WEST Cork is proud of having another of its natives in the plum role of director-general of RTÉ, but few would envy the job she has to do on behalf of all of us taxpayers to bring this behemoth of a broadcasting organisation up to speed with the requirements of the 21st century, which have changed so rapidly in recent years and to the detriment of the national broadcaster. DG Dee Forbes certainly has her work cut out for her if she is to succeed in her modernisation efforts and, while she is shipping a lot of flak after the announcement of 200 job losses and a 15% pay cut for some of station’s higher-earning broadcasters, the problems are not insurmountable if management, staff and their unions pull together in a spirit of co-operation.
A lot of streamlining will need to be done in order to serve the younger viewers – who consume television programming differently to their parents. Gone are the days of the whole family sitting down together to watch programmes; even the older generation are now well versed in storing programmes to watch later when they can skip the ads, making such advertising slots less attractive to advertisers unless they can get them more cheaply.
The news of RTÉ’s financial woes – although hardly a surprise – was leaked during a tough week for the station, which started with the announcement of the death of former Late Late Show host and radio presenter Gay Byrne that brought back fond memories of the glory days and a wave of warm nostalgia for when RTÉ ruled the airwaves. This only served to further point up and highlight the exceedingly difficult juncture it finds itself at right now.
It isn’t as if RTÉ is a laggard in the ratings on both radio and television; it still has the most watched and most listened-to programmes, but it comes at a huge cost, especially when one factors in its public service remit, which is why most of the television licence revenue goes to the national broadcaster. The problem is that the licence fee hasn’t increased in some time and there is a higher level of evasion of payment than in other countries, combined with the slippage in advertising revenue.
The fact that Minister for Communications, Climate Action and Environment, Richard Bruton, has kicked the decision about replacing the television licence fee with some form of public service media charge five years down the road is not helpful for RTÉ in budgeting for the future especially as the whole broadcasting landscape will probably have changed even more again by then and it simply cannot afford to fall further behind the curve.
Its cause is not helped by the fact that politicians generally are not rushing into the breach to bail out the station, many having been left squirming after robust questioning from some of its broadcasters anxious to return the compliment. One can only describe such an attitude as petty, vindictive and a dereliction of their responsibilities.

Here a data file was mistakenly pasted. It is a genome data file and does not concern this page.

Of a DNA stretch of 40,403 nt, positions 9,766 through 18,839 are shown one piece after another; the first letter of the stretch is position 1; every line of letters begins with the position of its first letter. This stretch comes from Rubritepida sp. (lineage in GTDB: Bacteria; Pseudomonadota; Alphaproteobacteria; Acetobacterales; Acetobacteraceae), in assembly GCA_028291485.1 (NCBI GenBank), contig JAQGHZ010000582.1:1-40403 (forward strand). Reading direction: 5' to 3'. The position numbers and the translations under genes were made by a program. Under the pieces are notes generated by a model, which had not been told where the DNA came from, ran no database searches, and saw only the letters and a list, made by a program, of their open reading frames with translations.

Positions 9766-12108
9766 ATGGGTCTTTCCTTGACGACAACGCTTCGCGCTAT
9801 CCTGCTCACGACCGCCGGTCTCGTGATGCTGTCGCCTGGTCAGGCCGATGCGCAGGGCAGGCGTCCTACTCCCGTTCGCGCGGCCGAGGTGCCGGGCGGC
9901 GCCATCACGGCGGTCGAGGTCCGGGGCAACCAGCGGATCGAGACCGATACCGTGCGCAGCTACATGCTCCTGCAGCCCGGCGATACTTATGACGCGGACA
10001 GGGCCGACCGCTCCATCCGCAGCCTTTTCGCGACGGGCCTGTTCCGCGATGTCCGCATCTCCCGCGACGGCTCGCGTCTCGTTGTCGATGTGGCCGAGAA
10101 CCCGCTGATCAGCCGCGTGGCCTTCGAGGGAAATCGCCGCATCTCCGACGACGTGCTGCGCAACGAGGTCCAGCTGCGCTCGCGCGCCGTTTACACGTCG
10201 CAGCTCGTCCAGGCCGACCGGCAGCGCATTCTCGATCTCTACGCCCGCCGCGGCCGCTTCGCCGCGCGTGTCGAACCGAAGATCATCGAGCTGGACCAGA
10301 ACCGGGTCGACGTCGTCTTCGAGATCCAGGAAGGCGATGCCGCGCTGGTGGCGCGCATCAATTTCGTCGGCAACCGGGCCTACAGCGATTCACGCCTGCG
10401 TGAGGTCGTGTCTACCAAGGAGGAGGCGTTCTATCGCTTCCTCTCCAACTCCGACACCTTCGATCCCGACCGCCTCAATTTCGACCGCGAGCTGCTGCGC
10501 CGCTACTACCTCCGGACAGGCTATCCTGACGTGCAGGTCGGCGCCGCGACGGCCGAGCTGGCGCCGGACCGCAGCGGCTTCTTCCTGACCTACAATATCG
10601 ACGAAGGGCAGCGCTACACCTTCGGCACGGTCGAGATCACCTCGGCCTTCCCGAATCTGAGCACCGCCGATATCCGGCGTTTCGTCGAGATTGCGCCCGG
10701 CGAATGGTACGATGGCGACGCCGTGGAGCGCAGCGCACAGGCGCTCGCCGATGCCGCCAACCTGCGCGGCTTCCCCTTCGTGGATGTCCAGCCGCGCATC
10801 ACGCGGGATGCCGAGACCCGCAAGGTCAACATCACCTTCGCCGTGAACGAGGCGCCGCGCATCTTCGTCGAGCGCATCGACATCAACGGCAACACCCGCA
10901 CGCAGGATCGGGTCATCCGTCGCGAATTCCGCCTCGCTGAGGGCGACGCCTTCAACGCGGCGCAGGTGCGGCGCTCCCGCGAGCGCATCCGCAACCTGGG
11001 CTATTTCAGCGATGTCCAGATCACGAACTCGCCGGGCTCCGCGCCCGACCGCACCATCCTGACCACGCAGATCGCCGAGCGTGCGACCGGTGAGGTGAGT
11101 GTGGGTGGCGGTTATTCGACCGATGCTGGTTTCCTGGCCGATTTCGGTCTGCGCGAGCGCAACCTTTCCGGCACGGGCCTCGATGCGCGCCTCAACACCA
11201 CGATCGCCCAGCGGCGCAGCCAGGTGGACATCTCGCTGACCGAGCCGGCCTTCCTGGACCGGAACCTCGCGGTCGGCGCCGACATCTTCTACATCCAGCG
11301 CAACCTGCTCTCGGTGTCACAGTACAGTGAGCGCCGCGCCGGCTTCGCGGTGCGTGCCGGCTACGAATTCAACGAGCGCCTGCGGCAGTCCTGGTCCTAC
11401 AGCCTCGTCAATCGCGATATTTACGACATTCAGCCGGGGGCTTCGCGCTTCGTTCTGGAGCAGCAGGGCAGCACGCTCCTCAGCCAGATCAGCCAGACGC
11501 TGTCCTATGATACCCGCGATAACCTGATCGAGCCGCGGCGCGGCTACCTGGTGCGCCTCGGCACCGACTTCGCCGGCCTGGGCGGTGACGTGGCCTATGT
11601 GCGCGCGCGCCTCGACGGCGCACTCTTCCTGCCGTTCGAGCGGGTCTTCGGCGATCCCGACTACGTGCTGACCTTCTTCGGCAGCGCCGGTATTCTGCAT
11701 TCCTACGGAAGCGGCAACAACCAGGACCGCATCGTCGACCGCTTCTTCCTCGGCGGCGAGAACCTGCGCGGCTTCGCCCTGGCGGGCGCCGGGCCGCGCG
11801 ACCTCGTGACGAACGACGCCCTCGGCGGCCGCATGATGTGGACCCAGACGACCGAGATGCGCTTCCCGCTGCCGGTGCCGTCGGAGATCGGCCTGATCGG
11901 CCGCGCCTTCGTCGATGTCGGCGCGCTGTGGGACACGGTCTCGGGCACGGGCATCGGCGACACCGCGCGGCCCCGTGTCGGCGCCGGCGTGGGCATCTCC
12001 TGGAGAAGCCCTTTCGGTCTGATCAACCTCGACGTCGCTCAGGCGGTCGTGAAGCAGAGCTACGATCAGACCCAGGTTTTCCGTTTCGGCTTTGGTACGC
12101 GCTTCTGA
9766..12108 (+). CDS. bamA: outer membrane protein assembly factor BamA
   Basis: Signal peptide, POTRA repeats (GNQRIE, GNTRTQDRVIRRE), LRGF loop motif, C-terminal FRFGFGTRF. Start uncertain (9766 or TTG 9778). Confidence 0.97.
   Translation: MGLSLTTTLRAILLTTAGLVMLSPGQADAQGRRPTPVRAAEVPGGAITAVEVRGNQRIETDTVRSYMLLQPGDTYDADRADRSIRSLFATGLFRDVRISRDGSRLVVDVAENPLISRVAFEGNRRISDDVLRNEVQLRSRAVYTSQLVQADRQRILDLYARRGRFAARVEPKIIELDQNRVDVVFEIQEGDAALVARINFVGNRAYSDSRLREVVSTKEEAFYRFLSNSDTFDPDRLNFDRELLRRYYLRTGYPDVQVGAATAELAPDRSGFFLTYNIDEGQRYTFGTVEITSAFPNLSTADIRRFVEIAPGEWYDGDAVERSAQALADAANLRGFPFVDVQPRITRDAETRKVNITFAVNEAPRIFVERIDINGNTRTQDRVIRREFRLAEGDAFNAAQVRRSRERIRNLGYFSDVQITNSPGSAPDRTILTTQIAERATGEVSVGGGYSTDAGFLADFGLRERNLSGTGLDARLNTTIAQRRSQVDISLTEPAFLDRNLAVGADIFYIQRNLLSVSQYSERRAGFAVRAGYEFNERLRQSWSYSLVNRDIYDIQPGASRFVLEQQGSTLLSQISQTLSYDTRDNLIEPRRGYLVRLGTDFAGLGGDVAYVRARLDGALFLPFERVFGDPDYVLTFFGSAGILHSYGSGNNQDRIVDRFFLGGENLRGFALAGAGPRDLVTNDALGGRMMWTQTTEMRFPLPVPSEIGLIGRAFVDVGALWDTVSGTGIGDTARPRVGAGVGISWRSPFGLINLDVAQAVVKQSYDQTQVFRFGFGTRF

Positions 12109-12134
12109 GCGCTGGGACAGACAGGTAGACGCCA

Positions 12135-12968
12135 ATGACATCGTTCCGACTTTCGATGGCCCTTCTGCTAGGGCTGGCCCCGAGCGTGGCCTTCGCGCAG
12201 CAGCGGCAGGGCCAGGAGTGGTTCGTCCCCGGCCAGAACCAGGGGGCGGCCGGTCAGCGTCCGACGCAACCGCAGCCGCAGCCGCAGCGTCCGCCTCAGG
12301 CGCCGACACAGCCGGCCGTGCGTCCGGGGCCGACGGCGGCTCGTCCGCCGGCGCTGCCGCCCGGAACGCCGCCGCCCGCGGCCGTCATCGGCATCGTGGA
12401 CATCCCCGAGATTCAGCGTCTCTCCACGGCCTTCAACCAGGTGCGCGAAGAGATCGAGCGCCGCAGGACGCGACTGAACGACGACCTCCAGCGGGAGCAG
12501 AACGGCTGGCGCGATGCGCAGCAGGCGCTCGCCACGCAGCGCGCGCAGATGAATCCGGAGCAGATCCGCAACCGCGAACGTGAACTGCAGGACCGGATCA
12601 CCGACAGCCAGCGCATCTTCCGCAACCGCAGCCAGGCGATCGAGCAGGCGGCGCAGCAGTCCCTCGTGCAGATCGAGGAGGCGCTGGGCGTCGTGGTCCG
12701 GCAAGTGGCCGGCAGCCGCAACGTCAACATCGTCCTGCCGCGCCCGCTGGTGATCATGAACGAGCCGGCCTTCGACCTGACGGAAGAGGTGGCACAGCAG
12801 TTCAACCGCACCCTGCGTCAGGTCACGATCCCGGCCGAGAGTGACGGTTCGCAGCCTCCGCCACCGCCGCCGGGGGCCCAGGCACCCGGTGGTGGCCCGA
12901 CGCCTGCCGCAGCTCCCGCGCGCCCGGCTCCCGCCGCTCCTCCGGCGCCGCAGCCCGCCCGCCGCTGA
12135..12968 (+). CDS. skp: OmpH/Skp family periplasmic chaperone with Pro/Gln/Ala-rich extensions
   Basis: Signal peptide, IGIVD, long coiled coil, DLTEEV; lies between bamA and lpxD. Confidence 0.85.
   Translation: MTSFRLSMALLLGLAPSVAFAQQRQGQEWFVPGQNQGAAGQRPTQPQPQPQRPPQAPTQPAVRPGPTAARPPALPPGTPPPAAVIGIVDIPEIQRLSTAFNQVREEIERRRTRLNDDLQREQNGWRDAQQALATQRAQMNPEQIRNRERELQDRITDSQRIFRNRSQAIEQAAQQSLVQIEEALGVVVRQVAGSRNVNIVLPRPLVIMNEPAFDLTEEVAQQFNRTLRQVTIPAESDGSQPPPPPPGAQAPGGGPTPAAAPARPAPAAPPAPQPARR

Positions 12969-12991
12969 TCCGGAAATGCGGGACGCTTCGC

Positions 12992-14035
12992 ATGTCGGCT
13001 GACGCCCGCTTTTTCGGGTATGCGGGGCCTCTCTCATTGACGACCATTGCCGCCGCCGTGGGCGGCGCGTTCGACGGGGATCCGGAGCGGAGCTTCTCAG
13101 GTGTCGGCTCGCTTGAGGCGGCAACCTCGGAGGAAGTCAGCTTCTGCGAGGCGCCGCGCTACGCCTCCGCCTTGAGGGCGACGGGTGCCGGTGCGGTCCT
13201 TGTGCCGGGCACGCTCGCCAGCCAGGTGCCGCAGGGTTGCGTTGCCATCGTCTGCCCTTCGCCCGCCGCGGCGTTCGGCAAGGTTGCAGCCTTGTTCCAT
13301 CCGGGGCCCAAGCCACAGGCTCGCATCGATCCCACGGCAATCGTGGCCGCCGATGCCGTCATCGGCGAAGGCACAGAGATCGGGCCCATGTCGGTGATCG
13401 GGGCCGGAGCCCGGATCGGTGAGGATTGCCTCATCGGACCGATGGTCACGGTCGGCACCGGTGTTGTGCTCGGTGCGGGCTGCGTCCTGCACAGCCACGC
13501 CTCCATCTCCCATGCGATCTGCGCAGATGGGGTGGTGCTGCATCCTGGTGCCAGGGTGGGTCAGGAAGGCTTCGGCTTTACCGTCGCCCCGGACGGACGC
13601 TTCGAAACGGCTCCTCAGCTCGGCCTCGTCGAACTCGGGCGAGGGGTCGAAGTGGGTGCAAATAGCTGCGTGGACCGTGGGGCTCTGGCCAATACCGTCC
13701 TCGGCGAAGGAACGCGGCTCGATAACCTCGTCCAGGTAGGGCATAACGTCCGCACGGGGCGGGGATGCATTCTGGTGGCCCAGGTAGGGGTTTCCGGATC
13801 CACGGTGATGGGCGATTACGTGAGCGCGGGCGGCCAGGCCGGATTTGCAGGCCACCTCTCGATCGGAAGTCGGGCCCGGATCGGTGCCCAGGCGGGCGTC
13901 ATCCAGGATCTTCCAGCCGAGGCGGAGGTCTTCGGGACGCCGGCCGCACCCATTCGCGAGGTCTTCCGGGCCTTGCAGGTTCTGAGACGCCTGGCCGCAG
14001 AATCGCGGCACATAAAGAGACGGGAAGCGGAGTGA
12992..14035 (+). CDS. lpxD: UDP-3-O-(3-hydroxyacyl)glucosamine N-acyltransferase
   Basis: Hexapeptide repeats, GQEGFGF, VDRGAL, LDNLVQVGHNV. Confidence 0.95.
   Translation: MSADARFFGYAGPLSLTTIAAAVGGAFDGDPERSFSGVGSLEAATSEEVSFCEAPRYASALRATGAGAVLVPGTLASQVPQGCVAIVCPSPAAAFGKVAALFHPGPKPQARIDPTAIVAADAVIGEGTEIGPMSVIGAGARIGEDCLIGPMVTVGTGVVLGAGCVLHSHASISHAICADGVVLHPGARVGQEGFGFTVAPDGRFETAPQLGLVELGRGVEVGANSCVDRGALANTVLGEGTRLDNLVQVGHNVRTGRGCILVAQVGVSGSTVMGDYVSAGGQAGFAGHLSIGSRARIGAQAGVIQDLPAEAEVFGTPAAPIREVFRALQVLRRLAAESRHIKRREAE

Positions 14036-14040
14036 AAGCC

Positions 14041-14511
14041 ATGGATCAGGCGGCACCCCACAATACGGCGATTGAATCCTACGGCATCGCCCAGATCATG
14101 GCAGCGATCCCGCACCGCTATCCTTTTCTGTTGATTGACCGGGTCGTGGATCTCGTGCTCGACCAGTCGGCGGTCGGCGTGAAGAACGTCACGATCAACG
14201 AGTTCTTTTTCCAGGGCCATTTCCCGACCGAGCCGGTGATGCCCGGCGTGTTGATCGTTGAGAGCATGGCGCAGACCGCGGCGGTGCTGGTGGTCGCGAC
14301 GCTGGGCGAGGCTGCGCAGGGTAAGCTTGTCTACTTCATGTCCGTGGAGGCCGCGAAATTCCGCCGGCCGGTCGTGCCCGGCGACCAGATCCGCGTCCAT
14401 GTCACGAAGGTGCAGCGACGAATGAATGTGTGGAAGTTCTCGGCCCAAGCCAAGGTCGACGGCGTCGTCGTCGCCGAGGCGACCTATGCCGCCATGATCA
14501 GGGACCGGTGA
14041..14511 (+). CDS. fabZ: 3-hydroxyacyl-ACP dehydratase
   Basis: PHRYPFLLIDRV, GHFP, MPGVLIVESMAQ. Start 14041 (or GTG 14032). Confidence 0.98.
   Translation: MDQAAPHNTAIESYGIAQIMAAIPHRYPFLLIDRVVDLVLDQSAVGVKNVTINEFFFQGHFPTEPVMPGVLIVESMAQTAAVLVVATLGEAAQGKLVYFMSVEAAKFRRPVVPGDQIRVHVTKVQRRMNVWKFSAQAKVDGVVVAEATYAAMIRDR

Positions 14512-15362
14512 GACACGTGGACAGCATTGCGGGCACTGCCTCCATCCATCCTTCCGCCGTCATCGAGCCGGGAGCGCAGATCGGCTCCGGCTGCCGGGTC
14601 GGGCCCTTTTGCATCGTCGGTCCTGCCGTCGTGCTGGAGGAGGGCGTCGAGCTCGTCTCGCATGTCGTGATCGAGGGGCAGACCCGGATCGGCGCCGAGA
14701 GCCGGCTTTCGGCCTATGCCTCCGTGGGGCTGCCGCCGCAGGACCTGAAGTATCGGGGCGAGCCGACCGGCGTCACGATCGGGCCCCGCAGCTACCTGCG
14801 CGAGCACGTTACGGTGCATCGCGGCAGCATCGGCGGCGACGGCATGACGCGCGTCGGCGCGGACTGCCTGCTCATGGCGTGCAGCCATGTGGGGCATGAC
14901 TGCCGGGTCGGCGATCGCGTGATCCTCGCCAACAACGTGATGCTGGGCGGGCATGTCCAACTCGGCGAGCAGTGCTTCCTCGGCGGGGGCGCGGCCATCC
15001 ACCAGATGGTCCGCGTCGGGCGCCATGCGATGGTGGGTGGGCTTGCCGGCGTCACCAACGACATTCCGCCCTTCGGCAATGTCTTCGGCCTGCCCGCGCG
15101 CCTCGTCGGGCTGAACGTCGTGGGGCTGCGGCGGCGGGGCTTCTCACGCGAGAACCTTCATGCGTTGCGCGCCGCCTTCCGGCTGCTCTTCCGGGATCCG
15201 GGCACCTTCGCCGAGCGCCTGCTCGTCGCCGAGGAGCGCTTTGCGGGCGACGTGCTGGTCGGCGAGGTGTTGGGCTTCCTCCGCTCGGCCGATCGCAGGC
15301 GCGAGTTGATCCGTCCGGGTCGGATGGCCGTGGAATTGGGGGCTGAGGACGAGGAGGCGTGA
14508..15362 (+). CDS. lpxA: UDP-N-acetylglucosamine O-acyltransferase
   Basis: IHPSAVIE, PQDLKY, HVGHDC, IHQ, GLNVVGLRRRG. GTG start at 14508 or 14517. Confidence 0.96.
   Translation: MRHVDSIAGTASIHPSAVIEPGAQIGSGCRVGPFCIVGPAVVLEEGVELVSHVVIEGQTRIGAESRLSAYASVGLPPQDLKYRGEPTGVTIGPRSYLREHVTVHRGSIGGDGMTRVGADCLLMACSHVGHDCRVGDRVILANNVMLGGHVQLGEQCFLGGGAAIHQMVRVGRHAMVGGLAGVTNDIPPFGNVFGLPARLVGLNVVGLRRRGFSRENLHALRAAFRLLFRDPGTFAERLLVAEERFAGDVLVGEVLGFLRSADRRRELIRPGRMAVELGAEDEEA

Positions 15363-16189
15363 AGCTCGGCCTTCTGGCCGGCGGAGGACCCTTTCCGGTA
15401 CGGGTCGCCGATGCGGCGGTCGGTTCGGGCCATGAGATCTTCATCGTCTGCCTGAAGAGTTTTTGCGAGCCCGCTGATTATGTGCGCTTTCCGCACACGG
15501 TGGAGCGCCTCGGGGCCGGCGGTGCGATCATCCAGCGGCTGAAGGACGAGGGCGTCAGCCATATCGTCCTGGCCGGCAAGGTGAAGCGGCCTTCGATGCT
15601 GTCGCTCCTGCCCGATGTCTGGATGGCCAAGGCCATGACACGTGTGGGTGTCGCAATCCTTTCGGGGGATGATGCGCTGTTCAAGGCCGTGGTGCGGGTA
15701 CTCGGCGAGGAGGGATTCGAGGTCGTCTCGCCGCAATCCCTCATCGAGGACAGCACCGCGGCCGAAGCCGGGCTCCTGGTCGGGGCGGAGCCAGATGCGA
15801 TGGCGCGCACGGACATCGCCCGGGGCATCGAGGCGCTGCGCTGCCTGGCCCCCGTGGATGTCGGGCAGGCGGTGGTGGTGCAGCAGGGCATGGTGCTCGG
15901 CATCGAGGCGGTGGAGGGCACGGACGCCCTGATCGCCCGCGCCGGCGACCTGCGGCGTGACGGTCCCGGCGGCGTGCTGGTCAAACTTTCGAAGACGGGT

Coming up with a vision for RTÉ is fraught with difficulty – a veritable shot in the dark really. So it is impossible to say with any certainty whether or not the latest package of measures will have the desired effect.
Staff have been upset at the prospect of losing their jobs and there has been disappointment in the regions – Limerick especially – at the closure of studios. It is noteworthy that when the BBC set about re-organising itself for the future, it put more faith in its regional offshoots and some people feel that maybe RTÉ is too Montrose-centric for its own good.
People have questioned the necessity for having so many channels on radio and television, suggesting that one of each could fulfil RTÉ’s public service remit, but that is a bit simplistic. The proposal to cut its digital services due to funding shortfalls is ironic given the younger market that RTÉ needs to be pursuing into the future.
It has a massive archive of quality material produced and gathered over the years and should have it and future productions accessible on its digital platform using the Netflix subscription model to generate extra revenue. This seems to be the future of television consumption, as understood at the moment, however the station needs to get its act together with its RTÉ Player, which has been suffering huge teething problems since its recent revamp, because it will be an integral part of the revival of its fortunes.
A difficult challenge, but one that is in everybody’s interest to face up to in this era of so-called fake news when the trustworthiness and integrity that RTÉ provides was never more necessary.